Inspired by the successful 1941 attacks – carried out by Italian divers riding ‘chariots’ armed with detachable explosive warheads – on the British battleships, ‘H.M.S.Queen Elizabeth’ and ‘H.M.S.Valiant’, in Alexandria Harbour, the Royal Navy began to devote greater resources to training divers for offensive missions.
In 1942 – using modified oxygen sets originally designed for submarine escape (Davis Submarine Escape Apparatus) – volunteers were subjected to oxygen tolerance tests in the ‘wet’ and ‘dry’ recompression chambers at the Siebe, Gorman & Co.’s factory, at Chessington, in the U.K..
Intended to see how deep a diver could go to avoid boom-defence and anti-submarine nets, the tests often involved simulated dives to, say, seventy-feet for twenty-minutes, followed by ten-feet for five-minutes, and then down to fifty-feet for thirty-minutes before ‘surfacing’; depths that today – in light of greater knowledge regarding oxygen toxicity – would be regarded as lunacy.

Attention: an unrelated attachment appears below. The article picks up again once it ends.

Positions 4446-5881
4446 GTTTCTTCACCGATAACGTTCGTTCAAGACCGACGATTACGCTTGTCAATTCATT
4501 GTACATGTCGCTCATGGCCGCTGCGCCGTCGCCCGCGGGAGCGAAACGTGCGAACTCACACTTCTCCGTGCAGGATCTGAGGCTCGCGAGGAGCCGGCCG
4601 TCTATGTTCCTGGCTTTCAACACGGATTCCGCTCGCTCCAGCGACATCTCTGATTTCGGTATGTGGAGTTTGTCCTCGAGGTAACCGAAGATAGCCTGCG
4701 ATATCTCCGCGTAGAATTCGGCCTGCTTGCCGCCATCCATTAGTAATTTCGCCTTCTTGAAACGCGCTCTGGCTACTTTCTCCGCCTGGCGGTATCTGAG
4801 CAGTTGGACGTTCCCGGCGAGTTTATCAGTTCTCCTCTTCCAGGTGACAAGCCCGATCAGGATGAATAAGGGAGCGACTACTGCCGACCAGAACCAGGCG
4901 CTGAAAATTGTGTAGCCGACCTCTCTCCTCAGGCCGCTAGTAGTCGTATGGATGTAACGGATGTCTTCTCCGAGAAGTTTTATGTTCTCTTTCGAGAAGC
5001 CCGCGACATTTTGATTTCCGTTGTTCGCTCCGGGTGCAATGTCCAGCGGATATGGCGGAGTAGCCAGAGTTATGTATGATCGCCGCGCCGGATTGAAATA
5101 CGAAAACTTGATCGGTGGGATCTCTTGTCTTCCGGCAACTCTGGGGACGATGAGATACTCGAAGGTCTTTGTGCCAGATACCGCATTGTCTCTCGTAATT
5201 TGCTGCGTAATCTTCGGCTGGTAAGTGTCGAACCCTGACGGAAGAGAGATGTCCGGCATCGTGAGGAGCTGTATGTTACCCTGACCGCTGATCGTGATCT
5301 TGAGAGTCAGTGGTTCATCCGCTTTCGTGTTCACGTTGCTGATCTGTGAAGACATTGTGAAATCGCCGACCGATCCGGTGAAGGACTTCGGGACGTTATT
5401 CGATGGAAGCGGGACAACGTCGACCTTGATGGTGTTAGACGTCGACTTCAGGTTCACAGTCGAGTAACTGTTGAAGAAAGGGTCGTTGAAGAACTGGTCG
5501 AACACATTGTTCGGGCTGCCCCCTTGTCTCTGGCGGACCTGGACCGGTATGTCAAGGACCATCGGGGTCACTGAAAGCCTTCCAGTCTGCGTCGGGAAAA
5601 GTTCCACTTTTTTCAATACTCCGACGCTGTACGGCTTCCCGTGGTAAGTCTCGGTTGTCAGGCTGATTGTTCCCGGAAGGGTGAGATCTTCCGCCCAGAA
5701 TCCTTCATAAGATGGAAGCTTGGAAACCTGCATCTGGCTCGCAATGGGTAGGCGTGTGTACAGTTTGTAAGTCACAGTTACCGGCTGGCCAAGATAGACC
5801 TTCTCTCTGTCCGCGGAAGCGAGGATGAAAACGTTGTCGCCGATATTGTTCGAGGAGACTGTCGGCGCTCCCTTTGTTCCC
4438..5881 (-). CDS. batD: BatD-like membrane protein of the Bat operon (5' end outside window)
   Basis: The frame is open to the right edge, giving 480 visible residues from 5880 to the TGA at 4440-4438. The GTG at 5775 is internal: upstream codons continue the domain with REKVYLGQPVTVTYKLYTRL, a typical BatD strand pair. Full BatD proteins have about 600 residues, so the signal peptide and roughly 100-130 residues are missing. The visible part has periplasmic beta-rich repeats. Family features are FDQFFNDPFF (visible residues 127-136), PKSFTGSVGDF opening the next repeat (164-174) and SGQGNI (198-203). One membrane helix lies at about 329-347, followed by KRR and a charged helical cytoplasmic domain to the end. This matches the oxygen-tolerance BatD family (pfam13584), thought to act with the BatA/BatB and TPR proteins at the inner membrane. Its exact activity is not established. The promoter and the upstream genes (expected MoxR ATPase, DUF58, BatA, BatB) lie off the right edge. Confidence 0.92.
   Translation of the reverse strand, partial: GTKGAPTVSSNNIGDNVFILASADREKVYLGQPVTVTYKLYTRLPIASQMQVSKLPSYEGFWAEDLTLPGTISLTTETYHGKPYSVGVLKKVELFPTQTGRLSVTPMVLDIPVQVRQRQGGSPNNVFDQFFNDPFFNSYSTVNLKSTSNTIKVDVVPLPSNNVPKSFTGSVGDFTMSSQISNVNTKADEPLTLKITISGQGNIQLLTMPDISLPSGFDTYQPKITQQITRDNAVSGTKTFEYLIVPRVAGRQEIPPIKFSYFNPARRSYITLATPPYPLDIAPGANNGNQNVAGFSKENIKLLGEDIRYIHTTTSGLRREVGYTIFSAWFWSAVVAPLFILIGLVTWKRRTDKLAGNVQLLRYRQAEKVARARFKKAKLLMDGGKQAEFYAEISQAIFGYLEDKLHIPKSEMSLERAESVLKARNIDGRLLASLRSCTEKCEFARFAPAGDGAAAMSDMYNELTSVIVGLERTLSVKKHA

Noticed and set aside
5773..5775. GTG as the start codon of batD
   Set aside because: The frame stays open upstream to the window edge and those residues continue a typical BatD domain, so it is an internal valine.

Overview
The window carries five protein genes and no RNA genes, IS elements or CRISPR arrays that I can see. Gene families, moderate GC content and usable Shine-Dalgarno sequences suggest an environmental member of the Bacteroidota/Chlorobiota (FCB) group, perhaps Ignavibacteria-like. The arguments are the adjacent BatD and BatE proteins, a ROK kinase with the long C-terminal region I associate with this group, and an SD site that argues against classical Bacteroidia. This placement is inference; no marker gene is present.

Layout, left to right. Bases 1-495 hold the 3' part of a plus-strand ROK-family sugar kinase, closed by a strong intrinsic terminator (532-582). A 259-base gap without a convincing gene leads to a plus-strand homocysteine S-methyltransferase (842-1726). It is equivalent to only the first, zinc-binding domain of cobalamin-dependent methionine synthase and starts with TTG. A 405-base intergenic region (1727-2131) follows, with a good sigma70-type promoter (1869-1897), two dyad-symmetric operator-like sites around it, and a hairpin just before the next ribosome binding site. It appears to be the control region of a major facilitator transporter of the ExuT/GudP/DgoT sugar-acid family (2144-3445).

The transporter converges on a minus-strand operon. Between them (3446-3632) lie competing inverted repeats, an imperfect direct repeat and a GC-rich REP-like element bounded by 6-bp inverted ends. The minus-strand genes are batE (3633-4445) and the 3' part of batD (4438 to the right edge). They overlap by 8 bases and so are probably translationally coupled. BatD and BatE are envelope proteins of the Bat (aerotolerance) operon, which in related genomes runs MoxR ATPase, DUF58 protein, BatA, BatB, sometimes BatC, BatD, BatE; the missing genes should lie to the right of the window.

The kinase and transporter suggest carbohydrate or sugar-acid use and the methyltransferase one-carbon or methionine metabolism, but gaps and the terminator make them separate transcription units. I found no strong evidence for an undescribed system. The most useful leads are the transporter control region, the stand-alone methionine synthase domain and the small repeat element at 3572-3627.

Quickly learning to recognise the onset of oxygen toxicity symptoms – the early warning signs then being regarded as a ‘twitching of the lips’ – and rapidly ascending to a supposedly safer depth, the volunteers frequently passed out and had to be revived.
Jokingly referring to oxygen poisoning as the act of a demon that they called, ‘Oxygen Pete’; one diver even composed a poem to the imaginary fiend;
“For down at the depth of seventy feet
Lives a guy by the name of ‘Oxygen Pete’.“
It was, apparently, the last time that human ‘guinea-pigs’ were used in the study of oxygen.